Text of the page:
JW – Yes definitely it’s definitely a good division. There’s always guys coming up, there’s about five guys nobody talks about. Guys like Chris Pearson, Steven Martinez, those kind of guys. Steven Martinez has a loss but it was a split decision to another unbeaten prospect and that was a few years ago, and he’s kind of rebounded a little bit and you have Chris Pearson he’s with the Money Team and he’s getting the best work and he’s trying to better himself, he’s getting better with every fight, you always have guys like that that you have to watch for. Then you got guys from overseas (Sergei) Rabchanka, Jack Culcay, Liam Smith, I think the division will thrive. There’s no shortage of talent in the junior middleweight division. Then you have the welterweights moving up. Kell Brook he looks like he’s busting out at the seams at (1)47, you’re gonna have guys moving up, up and coming guys, guys from overseas. The division is gonna be in good hands.

AW – Tell us about your life away from boxing?
JW – I’m pretty much a simple guy. I’m not a big partier, I don’t drink, I don’t smoke. I pretty much stay at home. I’m all boxing. I’m a big boxing fan, weird as that sounds. I’m in front of the TV, ESPN, Fox Sports, ShoBox. I’m 100 percent boxing. I’m a huge boxing fan. Some day I wouldn’t mind being a boxing manager and helping up-and-comers win world titles.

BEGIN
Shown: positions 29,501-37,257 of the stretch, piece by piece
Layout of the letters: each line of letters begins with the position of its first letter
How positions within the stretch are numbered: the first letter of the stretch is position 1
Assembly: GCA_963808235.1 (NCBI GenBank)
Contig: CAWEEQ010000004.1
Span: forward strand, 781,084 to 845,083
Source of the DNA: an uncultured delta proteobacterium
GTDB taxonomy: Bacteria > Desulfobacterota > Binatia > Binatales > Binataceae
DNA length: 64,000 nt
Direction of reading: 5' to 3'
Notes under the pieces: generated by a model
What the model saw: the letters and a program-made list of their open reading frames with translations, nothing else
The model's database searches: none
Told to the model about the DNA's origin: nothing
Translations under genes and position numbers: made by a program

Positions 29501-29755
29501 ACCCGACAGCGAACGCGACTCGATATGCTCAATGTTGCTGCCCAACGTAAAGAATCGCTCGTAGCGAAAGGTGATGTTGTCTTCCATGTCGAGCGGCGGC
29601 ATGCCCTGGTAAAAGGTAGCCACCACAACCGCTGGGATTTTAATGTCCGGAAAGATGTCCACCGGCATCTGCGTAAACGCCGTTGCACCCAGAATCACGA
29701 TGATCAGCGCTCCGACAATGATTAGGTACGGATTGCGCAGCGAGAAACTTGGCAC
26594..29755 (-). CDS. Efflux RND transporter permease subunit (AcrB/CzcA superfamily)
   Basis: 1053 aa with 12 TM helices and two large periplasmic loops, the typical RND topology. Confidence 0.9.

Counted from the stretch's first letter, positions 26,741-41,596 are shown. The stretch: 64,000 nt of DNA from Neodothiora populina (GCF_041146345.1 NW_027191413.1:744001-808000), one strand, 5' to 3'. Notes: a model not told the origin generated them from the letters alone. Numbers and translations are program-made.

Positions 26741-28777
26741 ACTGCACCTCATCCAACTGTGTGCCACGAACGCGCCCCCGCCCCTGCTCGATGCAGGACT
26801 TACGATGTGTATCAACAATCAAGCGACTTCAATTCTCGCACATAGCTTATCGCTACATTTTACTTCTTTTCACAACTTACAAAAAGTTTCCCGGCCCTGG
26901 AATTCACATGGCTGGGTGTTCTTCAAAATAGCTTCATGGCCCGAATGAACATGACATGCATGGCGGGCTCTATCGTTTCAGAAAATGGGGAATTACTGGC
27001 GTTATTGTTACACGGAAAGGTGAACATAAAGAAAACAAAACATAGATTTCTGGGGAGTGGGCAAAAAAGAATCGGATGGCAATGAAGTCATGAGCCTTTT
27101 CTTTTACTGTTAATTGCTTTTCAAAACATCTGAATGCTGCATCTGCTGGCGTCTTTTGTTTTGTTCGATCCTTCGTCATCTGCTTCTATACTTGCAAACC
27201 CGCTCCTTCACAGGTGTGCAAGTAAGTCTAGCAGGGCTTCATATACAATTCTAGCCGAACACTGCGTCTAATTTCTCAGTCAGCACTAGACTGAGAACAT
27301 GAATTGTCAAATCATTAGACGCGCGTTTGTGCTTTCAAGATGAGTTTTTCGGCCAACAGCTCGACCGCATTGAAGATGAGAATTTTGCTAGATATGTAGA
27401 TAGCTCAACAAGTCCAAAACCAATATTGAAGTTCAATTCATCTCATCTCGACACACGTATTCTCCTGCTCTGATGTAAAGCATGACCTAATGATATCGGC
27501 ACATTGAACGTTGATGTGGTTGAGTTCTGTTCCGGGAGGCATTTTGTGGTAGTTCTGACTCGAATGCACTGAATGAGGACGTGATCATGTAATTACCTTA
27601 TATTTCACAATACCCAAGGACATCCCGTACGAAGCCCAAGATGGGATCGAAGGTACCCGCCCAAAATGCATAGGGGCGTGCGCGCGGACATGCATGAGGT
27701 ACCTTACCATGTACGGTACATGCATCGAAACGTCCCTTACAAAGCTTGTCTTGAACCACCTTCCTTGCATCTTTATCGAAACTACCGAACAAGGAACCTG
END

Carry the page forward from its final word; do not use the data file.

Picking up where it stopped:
I really enjoy going to the movies. I enjoy shopping. I don’t like to collect nothing except checks! (laughs)

AW – In closing, do you have a message for the junior middleweight division?
JW – Nope, I don’t. I wanna stay as quiet as possible because I wanna make a big splash. I know I’m not a secret anymore but I still feel as though there are a lot of people underestimating me. I’ve been fighting pretty good competition and I’m in nobody’s top 15 in the four sanctioning bodies. I know I’m 16-0 but I look at other guys and I see who they fought and I’ve been fighting better guys. I believe they’re underestimating me, overrating other people. I’m gonna prove everybody wrong. I don’t wanna call nobody out, I don’t wanna talk trash, I’m just do what I’ve always been doing and that’s working and keep getting better and keep improving and keep beating these guys up.

Questions and/or comments can be sent to Anson at [email protected] and you can follow him at www.twitter.com/AnsonWainwright